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The snow is back today.  Despite snowfall in April (in Morayshire) being far from unusual it nevertheless felt a bit of a backward step after the last week or so of nice warm Spring sunshine.  The agreed response to the retrograde weather was to have lunch then head off to our nearest distillery for the afternoon.  This isn’t a usual course of events I hasten to add, merely one prompted by the imminent Spirit of Speyside festival.  Normally it would just be another log on the stove and yet more tea.

GlenDronach (not Glen<space>Dronach) nestles in the hills on the back road from Huntly to Turriff, what the roads department calls the B9001.  It’s perhaps not one of the more famous distilleries as evidenced by the relatively tiny car park outside the Visitor Centre (there’s more space around the corner to be fair).  This afternoon there were just six of us in total for the last tour which made for a much better experience in my view; we could actually hear what was being said over the hum of the machinery for a start.

GlenDronach Distillery

But I’m rushing ahead.  When we arrived the freezing cold Arctic (Met Office said so) wind was more than offset by the warmth of the reception inside.  There were more staff than visitors but no sense that somehow we were an irritation or inconvenience; strangely I do notice that at some visitor attractions.  Not here though – welcomed in and a tasting tour swiftly paid for.

GlenDronach Distillery in a snowfall

The distillery is small – four stills – so don’t expect the tour to be long.  However it is informative and we benefited both from having a tour guide who is a genuine well-read whisky enthusiast plus also good questions from the other customers on the tour.  So for example I learned today that the black discolouration common to pretty much all the distilleries around here is due to a fungus which feeds upon the alcohol lost to the atmosphere, the so-called ‘angel’s share’.  Well there you go, free-loading fungus.  Did you know that?  I’d put it down to historical soot from the days of coal-fired stills.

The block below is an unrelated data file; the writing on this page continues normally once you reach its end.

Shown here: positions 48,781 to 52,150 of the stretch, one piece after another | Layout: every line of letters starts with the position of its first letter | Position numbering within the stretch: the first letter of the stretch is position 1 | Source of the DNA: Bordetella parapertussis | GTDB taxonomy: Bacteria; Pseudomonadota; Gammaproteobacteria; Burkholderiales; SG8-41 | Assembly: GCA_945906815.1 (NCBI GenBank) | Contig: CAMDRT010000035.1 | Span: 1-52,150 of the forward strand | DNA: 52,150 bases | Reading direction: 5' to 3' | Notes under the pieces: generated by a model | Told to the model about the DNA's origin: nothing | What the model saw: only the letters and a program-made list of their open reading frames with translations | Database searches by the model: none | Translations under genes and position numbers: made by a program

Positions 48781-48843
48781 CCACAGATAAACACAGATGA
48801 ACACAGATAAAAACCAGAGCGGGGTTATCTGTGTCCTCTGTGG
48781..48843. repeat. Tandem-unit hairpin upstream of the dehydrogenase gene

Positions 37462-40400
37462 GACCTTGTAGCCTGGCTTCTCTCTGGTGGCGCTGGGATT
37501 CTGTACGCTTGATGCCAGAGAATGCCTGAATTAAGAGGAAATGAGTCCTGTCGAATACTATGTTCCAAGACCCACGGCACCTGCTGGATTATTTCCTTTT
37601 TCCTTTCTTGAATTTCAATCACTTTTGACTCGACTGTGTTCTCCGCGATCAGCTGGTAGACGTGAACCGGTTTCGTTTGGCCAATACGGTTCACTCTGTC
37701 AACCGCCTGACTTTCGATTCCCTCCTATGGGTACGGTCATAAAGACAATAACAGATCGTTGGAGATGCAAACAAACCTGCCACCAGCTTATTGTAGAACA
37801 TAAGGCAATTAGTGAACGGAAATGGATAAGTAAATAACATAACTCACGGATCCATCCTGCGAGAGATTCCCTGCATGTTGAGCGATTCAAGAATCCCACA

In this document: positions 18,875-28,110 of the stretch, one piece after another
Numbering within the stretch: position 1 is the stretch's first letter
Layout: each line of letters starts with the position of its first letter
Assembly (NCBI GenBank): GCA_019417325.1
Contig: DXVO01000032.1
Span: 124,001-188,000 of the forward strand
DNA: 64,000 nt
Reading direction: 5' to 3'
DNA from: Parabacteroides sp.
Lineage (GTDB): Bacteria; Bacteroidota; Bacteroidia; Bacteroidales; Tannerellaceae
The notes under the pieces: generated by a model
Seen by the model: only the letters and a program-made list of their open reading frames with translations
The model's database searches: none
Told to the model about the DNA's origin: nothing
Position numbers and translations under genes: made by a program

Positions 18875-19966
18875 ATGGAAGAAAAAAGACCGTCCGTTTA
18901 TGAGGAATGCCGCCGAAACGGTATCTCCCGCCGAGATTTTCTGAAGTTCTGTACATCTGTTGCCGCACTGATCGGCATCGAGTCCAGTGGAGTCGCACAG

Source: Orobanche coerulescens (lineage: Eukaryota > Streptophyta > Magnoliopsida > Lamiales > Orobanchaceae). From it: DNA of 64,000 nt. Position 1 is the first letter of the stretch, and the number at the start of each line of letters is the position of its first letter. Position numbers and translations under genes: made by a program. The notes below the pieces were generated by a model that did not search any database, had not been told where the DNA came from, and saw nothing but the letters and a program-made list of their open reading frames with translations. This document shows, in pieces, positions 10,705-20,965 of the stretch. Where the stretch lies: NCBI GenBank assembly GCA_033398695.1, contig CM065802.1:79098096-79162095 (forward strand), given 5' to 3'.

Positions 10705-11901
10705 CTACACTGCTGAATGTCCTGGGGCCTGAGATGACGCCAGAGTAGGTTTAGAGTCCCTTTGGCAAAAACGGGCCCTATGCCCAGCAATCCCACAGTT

GlenDronach Distillery courtyard  Distillery and trailer

I also gleaned a detail about warehouse temperatures and barrel stacking height in relation to evaporation loss (i.e. depriving those angels) plus some nuances about the importance of the yeast and barley relative to the water chemistry and still design.  You’ll need to take the tour yourself to find out.

And of course, there were all the scents familiar to anyone who has toured a distillery before.  Fragrant toffee and sweet malt and the myriad of variants depending upon where in the process the batch is at the time of visiting.  If only those scents and flavours could be bottled.  Oh, hang on…

So to the tasting.

There is a very good range of different tours available for a small distillery; in truth in most cases the actual tour is the same with the difference coming at the end in terms of the whiskies available to taste.  The highest-end tours do however have more detail or offer a different experience so best to refer to the website and check for yourself.  I had taken the £15 Tasting Tour which entitled me to taste the 8, 12 and 18 year old products which I considered the product spread that best represented my pocket.  It turned out to be a good choice.


Every palate is different of course but for once the official tasting notes weren’t entirely fanciful, mostly in terms of spice and fruit.  For me, the 8yr old had a wonderful nose very similar to the Balvenie Signature and Doublewood.  It was good enough in the mouth to begin with but the promise from the nose wasn’t quite delivered.  The finish was too young for me, too much of a rough edge.

The 12yr old has for me a fruitier nose but without the richness suggested by the 8yr old; it is far more lively in the mouth however and very fruity.  It has a nice smooth finish however as a 12yr old should – no jagged edges here.  The 18yr old is predictably the smoothest of all at the finish and is even spicier in the mouth; it brought back memories of licking out the Christmas cake mixing bowl – mixed spice, candied peel and dried fruit.

All in all if you’ve never tried GlenDronach but enjoy a Balvenie or the Glenlivet 15yr old French Oak Reserve (or the 16yr old Glen Grant if you can find it) then you’re on safe ground here.

Well worth a visit.